The founding of the Federal Reserve Bank of Kansas City had important implications for the conduct of national and regional banking. The flow of funds among all sections of the nation was important both for increasing lending throughout the interior and for times of emergency. During World War I, the Federal Reserve allowed for the transferal of immediate credit among international banks and industries. Because the central bank controlled the nation’s gold supply, bankers did not have to exchange gold physically in this process. The Federal Reserve enabled the conscription of American finances to the democratic cause and helped make the U.S. a financial leader for the world. For many observers, the Fed’s response to World War I demonstrated its ability to navigate perilous economic conditions.
|Year||Items-City Banks||Amount||Items-Country Banks||Amount||Items-Total||Amount|
|Data compiled by author from Annual Reports of the Federal Reserve Bank of Kansas City, 1919-1935|
The Federal Reserve also facilitated several financial services for member banks that paid in capital to the Federal Reserve Bank. It did not transact business directly with the public, but rather served as a “banker’s bank.” It aided regional financial institutions in purchasing their agricultural, commercial, and industrial loans, providing liquid currency to the banks in exchange for holding these assets on its own books. It also served as a clearinghouse for bank checks, provided wire services to expedite the transfer of funds among member banks, and offered educational and professionalization services to bankers across the nation. In its regulatory capacity, the Federal Reserve performed examinations of banks throughout the system and ensured that its members met reserve requirements based on their deposits.
The Federal Reserve Bank of Kansas City performed well through the early 1920s. The bank’s officers identified the institution as “a mighty bulwark of financial strength and National security,” and represented that image in the construction of a large new facility at 925 Grand Avenue. Overcoming initial opposition from prominent Kansas City businessmen Robert A. Long, William T. Kemper, and Jesse Clyde Nichols over the building design, the 300-foot skyscraper became the city’s tallest landmark when it opened on November 16, 1921.
The building’s marriage of traditional stylistic elements with the modernity of skyscraper design and the path-breaking scale of a government-sponsored central banking institution embodied the substantial power the bank hoped to exercise in Kansas City’s financial future. Unfortunately, the bank stood at the brink of two decades of uncertainty, years that would undermine confidence in its powers to mitigate economic downturns.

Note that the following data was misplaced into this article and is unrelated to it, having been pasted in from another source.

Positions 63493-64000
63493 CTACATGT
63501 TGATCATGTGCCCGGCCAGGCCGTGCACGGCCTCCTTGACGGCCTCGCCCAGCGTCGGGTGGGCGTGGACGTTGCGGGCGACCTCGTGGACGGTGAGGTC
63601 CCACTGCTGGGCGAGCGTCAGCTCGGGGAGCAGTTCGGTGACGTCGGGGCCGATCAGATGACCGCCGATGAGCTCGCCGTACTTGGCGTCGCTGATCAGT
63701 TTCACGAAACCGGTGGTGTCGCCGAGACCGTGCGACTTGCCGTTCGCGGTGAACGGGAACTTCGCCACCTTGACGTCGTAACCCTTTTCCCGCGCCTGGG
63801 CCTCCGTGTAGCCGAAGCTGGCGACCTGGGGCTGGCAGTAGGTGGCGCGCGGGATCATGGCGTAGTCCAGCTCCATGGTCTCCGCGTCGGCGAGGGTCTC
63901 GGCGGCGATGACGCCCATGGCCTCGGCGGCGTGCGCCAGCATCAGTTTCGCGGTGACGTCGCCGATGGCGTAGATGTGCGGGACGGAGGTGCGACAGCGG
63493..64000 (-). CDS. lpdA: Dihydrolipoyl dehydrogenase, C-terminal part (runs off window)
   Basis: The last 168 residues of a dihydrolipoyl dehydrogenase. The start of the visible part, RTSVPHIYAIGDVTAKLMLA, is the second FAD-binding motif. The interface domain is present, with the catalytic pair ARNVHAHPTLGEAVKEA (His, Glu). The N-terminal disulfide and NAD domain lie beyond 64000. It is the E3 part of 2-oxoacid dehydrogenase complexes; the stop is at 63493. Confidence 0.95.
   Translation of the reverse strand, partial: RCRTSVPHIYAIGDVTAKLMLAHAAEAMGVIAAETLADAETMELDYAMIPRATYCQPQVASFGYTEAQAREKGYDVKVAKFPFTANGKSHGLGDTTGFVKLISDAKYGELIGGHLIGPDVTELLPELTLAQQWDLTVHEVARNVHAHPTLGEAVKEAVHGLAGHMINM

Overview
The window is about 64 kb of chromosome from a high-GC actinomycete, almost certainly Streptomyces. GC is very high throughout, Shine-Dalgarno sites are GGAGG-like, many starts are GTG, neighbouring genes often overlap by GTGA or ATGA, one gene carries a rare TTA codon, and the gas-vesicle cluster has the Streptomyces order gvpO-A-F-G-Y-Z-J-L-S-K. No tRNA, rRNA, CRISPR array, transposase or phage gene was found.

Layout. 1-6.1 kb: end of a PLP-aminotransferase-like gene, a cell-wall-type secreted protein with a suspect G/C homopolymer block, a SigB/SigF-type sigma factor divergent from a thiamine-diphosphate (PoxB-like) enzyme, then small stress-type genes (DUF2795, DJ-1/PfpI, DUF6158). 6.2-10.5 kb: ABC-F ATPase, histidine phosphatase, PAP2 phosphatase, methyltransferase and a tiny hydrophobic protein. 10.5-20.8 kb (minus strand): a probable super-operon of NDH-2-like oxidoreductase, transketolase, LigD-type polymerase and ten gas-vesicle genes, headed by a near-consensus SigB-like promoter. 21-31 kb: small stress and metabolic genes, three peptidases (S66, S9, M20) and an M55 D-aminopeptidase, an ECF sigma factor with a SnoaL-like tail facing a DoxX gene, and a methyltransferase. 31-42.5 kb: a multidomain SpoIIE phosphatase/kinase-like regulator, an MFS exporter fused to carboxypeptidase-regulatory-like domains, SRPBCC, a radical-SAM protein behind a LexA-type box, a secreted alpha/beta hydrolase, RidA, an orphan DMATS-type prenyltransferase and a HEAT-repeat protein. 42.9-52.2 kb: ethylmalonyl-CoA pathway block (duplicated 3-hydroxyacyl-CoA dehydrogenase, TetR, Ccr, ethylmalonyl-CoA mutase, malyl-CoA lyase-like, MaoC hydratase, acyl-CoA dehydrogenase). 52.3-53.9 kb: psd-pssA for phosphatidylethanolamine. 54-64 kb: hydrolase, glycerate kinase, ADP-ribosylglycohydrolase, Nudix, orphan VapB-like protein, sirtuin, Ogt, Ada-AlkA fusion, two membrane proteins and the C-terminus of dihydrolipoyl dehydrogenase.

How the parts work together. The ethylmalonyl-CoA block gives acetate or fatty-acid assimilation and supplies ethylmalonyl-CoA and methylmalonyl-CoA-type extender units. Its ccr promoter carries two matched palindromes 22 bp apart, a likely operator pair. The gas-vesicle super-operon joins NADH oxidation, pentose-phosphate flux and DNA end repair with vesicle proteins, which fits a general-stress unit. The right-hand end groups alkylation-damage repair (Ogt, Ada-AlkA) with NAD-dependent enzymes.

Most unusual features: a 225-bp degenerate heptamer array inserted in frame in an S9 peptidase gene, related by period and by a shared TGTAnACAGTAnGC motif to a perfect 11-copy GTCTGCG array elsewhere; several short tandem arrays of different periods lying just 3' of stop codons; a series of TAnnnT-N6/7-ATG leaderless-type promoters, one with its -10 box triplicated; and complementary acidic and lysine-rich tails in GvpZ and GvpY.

The first signs of crisis in the region became evident in the agricultural sector during the first few months after World War I. Stock speculation and the prices for consumer goods rose, while farmers in the nation’s midsection faced low prices. The Fed responded to demands for intervention by issuing its first major peacetime policy at the close of 1919. The central bank hoped to stem speculation and inflation by raising interest rates. Regional Fed insiders applauded the interest-raising policy of the next few years, considering it a momentous step in the development of a powerful financial influence.
Ultimately, however, the Fed’s higher interest rates did not impede the flow of money away from the interior and toward the New York Stock Exchange. Though economic conditions in the countryside improved slightly throughout the 1920s, credit levels within Kansas City’s district remained subject to market forces and the whims of bankers who preferred to earn higher profits from investments in stocks and securities. Furthermore, regional observers noted that when lending to local farmers or ranchers, banks simply passed on the Fed’s higher interest rates.
U.S. Senator Robert Owen of Oklahoma, one of the authors of the Federal Reserve Act of 1913, complained that the Federal Reserve’s policy was an “abuse of the powers of the Reserve Banks.” He called for a reduction in the Fed’s interest rate as well as a stronger push to discourage banks “from abusing their trust by sustaining stock speculation.” The senator’s criticisms struck at the heart of the Federal Reserve’s leadership abilities. To Owen and other critics, the Fed’s failure to exercise restraint on its members’ use of borrowed funds indicated its lack of power, or worse, its lack of will to come to the assistance of ordinary Americans.
It was becoming apparent that farmers could not rely on the Federal Reserve to relieve shortages in credit, despite the institution’s stated commitment to agriculture and the related industries that had shaped Kansas City’s development as a powerful trade center. Market forces would determine the availability of agricultural credit, not Fed policy. Consequently, the agricultural sector remained unsteady throughout the 1920s and declined further with the worldwide depression of the 1930s.